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Saturday, June 03, 2006

Pace Maker Tissue and Heart

The above picture shows the different regions of the heart. Heart is a muscular organ in our body, that is made of four chambers in humans as we as in all mammals. In fishes and amphibians though, it has been observed to be of three chambers. The muscles are of special type, called the cardiac muscles. They have inter-fibrillar branches that simply acts as functional synctitium, having gaph junctions. This helps the heart muscles to contract circumferentially as a whole, as the pace maker stimulus passes down the line of action.
Heart is autorhythmic in nature. It means that it beats on its own, and that too in a rythmical pattern. This rythmical pattern is enabled by some special kinds of tissues called the pace maker tissues. There are four different types found within the cardiac muscular mass:
1) Sino Atrial Node (SAN)
2) Atrio Ventricular Node (AVN)
3) Bundle of His
4) Purkinjee Fibers.
The figure in the adjacent plate shows the orientation of these tissues. The SAN is located at the entry point of teh Superior Vena Cava of the right atrium. Three fibers attach SAN to the AVN. These fibers aids in transfer of some electrical potential to the AVN, but some also passes through the atrial walls, as a result of which Atrail Systole (systole= contraction) occurs. From the AVN, the impulse next passes to the tip of the ventricles, via the Bundle of His, through the Intraventricular septum. The AVN helps in delaying the transfer of the impulse. This is significant because, the delay causes a proper emptying of the blood from the atrial chambers into the respective Ventricles. The next plate would show the movement of blood in the whole cycle. The Bundle of His enables the impulse to move to the tip, by the previously mentioned path. This also has some significance. The impulse is liberated onto the Ventricular Walls and hence Ventricular Systole occurs, and the systolic movement ot the contractile movement must be from the tip to the auriculo-ventriculo valves. This enables the blood to close the two septal valves(Mitral Valve and Bicuspid Valve) and pushes the blood from the Ventricles to respective large arteries, namely, Aorta by Left Ventricle and Pulmonary Artery by Right Ventricles.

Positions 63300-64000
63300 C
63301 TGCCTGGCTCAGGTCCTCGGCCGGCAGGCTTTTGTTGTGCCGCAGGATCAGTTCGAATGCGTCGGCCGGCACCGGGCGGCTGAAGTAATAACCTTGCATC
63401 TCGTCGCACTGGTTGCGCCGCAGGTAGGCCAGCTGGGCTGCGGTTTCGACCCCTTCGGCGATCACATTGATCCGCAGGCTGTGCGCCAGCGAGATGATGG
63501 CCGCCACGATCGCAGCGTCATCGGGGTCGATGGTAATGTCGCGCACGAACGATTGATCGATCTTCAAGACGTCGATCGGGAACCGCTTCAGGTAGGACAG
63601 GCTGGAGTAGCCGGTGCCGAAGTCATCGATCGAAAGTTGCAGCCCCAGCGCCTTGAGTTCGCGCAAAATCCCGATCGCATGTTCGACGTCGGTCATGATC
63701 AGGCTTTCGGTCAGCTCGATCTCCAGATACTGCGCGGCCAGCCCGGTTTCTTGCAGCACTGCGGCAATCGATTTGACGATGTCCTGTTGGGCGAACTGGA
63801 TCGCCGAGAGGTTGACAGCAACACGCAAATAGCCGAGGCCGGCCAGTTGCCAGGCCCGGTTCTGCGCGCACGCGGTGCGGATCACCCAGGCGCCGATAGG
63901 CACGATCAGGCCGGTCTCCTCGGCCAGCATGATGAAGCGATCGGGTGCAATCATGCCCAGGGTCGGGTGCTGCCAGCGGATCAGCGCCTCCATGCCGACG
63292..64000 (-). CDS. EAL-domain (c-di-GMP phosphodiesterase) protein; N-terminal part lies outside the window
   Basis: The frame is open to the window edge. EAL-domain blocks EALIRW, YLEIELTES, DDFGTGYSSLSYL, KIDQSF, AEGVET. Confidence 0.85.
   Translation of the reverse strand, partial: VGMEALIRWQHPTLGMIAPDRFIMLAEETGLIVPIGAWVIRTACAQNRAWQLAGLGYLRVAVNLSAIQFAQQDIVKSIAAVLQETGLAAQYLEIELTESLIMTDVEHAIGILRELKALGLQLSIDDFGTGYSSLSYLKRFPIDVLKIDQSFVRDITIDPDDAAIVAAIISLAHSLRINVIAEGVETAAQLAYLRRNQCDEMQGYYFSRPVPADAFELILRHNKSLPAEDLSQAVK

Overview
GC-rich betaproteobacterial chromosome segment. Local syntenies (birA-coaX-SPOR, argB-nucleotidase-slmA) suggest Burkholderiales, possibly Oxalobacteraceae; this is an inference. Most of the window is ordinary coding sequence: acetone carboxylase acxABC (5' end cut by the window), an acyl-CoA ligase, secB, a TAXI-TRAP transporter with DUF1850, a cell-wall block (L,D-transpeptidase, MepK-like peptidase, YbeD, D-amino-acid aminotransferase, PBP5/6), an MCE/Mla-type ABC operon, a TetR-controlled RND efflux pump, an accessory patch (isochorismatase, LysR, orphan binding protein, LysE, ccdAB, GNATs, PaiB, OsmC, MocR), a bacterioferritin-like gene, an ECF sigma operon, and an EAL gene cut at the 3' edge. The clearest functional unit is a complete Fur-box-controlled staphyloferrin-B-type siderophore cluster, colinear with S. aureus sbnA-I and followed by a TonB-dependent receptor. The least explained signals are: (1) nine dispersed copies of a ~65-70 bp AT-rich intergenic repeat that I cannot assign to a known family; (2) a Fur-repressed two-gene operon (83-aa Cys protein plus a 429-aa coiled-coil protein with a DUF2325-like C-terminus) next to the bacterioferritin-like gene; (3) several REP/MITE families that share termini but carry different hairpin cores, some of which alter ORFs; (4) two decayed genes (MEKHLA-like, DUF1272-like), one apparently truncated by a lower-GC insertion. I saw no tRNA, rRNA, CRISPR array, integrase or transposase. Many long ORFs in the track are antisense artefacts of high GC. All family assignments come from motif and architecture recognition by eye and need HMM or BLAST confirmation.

As mentioned earlier, the pace maker tissue is able to cause suc potentials because it can alter the ionic concentration within the tissue. There is a major Calcium and Sodium influx(entry) by means of certain Calcium and Sodium channels. While there is a non equivalent Pottassium efflux. These alters the ionic charges and hence produces a propagatory action potential. It can be recorded in ECG (Electro Cardio Graph) recordings.

p.s: ECG and Blood movement pictures to be posted later on. The inconvinience is regretted.

------------Somnath Paul.


Somnath Paul Photography


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